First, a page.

Use the new, improved pole-zero calculator—but be sure to read the “Experiments with standard biquads” section below for tips on placing poles and zeros for standard filters.
Here’s a Java applet that illustrates pole-zero placement. It lets you design a filter with two poles and two zeros, while showing the resulting frequency response and filter coefficients. It’s also handy for learning more about how poles and zeros work.
You can set the two poles (or zeros) independently, or as complex conjugate pairs by using the Pair checkboxes. Note that the frequency response plot and the coefficients are gain compensated automatically, so that the maximum output is 0 dB.
A pole or zero located at the origin has no effect, so position them there if you want to disable them (to examine single pole or zero filters, for instance).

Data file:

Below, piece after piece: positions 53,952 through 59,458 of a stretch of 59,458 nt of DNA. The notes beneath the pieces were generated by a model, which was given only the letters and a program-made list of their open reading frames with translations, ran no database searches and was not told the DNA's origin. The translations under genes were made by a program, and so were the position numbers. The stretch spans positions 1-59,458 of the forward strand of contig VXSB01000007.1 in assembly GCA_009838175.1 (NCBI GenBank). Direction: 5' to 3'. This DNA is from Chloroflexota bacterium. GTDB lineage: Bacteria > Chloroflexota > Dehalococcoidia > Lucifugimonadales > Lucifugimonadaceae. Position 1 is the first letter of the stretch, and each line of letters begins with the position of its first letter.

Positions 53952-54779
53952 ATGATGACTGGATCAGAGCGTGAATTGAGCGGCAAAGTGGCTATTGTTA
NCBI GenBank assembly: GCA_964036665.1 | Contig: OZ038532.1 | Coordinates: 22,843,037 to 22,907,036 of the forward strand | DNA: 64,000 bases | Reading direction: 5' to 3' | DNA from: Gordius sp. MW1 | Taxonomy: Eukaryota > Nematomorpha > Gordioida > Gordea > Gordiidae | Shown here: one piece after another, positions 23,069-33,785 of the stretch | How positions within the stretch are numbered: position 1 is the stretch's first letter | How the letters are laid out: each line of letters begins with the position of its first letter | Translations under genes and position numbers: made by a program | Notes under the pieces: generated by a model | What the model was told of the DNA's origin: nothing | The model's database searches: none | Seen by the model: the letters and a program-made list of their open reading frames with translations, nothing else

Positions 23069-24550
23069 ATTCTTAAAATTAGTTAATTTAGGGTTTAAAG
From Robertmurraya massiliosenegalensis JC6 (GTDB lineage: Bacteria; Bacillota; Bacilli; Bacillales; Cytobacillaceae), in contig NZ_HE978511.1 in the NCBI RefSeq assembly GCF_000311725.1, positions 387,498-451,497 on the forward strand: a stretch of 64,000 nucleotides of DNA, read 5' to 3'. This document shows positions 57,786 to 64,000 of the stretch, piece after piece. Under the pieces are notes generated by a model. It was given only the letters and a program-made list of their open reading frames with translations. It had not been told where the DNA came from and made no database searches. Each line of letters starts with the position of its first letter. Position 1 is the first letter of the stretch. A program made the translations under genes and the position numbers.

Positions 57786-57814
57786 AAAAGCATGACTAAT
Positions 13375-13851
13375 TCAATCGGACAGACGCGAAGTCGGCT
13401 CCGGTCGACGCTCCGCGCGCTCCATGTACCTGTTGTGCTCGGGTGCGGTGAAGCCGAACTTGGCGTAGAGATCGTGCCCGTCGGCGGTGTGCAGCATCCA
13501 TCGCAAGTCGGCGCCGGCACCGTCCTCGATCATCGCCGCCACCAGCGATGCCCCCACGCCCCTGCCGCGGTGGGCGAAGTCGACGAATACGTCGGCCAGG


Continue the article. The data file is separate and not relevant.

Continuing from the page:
Experiments with standard biquads
Here are some experiments that show how the standard biquads (derived with the bilinear transform) relate to the z plane.
For each of these filters, the pole angle dictates filter frequency, and the pole radius dictates Q:
Experiment with pole and zero placement to better understand how these filters work. See what happens when you swap the poles and zeros. Change the pole angle and radius and see how it affects the frequency response. Think about why the poles and zeros are positioned where they are: For lowpass, the zeros are at -1 to pull down the response at the highest frequency; for highpass, they are at 1 to pull down the lowest; for bandpass, they pull down the response at each end of the spectrum. For bandreject (notch), the zeros are on the unit circle at the notch frequency to completely remove it, and the poles are at the same angle; as the poles move closer to the zeros, they get closer to canceling them, and the notch narrows.